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The Canadian Auto Workers union vows to battle any plan by General Motors Co. to shift production of some Chevrolet Impala models from a plant in Oshawa, Ont., to a plant in Michigan.

"We own the Impala," said Chris Buckley, president of CAW Local 222, which represents 3,000 active workers and another 1,2000 on layoff at GM's two car plants in Oshawa, including one that now is the only GM factory turning out Impalas.

"If General Motors is going to make a decision to source it anywhere else, they have a fight on their hands," Mr. Buckley said yesterday. "The Impala is a Canadian-made vehicle; we own the rights to produce it in Canada and we're going to continue to produce it in Canada."

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His comments came one day after the Automotive Parts Manufacturers' Association of Canada issued a notice to its members stating that GM plans to assemble the Impala in both Oshawa and a plant in Hamtramck, Mich., near Detroit, when the auto maker begins cranking out the redesigned version of the car in 2013.

Splitting production between the two plants, APMA said, could cut output in Oshawa to 400,000 units annually from a planned target of 500,000. GM's Oshawa complex and its Cami Automotive Inc. factory produced a total of 350,000 vehicles last year.

In response to the APMA notice, General Motors of Canada Ltd. issued a statement saying it will meet federal and Ontario government requirements that it maintain 16 per cent of its North American vehicle production in Canada.

"Inferences of a reduction in our Canadian production volume plans are simply inaccurate," the GM Canada statement said. The company said it recently announced that the Buick Regal will be added to the Chevrolet Camaro at its other Oshawa assembly plant in the first quarter of 2011 and that two more vehicles will be added later.

It did not identify the two vehicles, but did not dispute the APMA statement that identified the two cars as the Cadillac XTS and the Impala.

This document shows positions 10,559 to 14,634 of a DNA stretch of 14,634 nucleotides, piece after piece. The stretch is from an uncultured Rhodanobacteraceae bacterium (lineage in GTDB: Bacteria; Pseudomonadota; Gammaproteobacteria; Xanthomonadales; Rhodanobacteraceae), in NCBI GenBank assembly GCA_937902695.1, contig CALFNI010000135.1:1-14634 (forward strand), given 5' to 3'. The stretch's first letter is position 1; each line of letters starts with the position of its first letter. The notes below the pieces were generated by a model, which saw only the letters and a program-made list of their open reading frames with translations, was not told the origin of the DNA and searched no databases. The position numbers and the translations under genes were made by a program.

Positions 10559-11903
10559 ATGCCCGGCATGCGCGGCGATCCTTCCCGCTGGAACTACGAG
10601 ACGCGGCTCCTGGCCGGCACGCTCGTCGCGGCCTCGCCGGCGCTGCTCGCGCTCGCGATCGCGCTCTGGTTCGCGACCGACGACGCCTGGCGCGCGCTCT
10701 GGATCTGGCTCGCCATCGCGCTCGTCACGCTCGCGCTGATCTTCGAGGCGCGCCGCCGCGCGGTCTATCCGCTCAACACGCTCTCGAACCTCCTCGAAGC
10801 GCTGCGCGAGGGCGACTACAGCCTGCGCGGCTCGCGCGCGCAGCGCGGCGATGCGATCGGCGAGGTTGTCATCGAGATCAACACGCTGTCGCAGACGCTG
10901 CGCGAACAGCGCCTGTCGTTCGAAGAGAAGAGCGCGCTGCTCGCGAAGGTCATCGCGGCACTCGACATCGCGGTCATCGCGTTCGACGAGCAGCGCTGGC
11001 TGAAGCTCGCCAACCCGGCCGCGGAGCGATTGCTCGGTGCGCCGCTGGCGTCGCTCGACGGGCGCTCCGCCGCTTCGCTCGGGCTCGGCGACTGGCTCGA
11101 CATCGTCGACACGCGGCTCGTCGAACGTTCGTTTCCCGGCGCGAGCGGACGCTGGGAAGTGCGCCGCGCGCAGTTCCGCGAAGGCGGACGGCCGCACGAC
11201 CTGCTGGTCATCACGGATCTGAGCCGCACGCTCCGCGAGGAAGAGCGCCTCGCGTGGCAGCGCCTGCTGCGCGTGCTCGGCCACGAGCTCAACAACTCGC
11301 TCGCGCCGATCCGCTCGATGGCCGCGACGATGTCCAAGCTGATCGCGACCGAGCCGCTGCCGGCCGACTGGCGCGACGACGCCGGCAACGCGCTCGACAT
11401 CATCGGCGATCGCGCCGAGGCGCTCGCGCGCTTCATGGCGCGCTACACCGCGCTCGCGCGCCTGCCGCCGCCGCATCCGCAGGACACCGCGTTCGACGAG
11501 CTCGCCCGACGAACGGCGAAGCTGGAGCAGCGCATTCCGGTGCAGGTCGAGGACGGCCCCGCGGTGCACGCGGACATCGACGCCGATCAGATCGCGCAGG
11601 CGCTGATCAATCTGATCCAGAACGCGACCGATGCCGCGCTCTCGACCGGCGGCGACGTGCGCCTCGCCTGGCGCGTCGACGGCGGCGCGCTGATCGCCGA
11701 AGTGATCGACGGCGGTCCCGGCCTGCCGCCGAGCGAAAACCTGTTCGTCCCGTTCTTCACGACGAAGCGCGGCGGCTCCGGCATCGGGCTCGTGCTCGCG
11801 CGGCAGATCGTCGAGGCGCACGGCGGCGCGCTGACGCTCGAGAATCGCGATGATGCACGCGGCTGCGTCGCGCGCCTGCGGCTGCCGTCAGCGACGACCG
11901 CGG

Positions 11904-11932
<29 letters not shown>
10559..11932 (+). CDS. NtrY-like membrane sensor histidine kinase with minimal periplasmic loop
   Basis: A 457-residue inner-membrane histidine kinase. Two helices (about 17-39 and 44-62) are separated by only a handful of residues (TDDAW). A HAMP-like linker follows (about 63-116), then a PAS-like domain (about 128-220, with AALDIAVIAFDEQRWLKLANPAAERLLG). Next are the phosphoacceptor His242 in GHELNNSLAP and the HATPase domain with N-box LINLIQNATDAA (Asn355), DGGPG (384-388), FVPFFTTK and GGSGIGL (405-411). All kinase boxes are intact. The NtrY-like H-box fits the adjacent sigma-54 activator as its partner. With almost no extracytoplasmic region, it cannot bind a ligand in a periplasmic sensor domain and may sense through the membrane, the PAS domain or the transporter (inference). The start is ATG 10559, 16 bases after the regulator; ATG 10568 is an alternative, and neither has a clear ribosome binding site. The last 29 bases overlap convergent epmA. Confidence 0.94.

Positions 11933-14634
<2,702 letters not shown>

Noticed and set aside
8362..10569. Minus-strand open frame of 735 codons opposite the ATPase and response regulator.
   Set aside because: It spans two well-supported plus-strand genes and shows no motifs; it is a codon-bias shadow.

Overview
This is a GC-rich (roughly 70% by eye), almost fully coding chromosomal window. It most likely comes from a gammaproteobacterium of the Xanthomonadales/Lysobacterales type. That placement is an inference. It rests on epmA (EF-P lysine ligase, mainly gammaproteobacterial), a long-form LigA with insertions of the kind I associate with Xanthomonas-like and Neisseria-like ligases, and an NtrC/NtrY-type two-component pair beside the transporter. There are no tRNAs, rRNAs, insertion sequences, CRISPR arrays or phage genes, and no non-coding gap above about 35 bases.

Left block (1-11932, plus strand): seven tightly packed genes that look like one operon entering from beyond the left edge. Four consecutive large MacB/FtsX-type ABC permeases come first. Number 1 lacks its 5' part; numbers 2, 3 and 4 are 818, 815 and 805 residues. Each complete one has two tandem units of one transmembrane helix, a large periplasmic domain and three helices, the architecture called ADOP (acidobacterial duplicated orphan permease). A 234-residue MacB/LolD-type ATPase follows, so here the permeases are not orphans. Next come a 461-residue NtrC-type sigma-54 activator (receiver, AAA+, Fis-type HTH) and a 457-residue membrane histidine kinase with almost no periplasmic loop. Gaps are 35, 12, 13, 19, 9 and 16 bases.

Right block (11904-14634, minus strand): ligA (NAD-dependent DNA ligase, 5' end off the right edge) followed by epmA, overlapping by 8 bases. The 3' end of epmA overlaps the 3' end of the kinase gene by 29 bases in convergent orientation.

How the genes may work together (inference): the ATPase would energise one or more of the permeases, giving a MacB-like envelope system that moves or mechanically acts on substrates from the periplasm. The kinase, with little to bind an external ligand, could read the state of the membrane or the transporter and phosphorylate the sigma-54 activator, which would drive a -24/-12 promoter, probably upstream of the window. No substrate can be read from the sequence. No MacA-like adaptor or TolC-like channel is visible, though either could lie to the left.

The auto maker also did not deny APMA's assertion that production of the Impala will be split.

Mr. Buckley said the CAW is trying to convince GM to keep the current Impala plant open after 2013 when production of the replacement vehicle begins at the newer, flexible plant.

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The GM Canada restructuring plan submitted to the governments last February shows no new product at the Impala plant after 2013 "and there has been no change to that," company spokesman Tony LaRocca said yesterday.

If the CAW is unable to persuade GM to keep that plant open, it would mean the once-mighty GM Oshawa operation would be down to just a single plant, compared with three plants during the glory days before the 2008 recession.

The new Oshawa cars, and the Chevrolet Equinox and GMC Terrain made at GM's plant in Ingersoll, Ont., are likely to mean that GM will be able to comply with the governments' 16-per-cent production requirement in the 2014-2015 time frame, noted Bill Pochiluk, president of consulting firm AutomotiveCompass LLC.

But shifting some Impala production has the potential to be bad news for Ontario, Mr. Pochiluk said. "There is no way you can paint this as a win when you're giving up half of it to Hamtramck."

CAW president Ken Lewenza said that if production is split between two plants, the union will seek a commitment from GM that such a move will have no negative impact on Oshawa.

He added that he is seeking a top-level meeting with GM to discuss a number of issues, including production.

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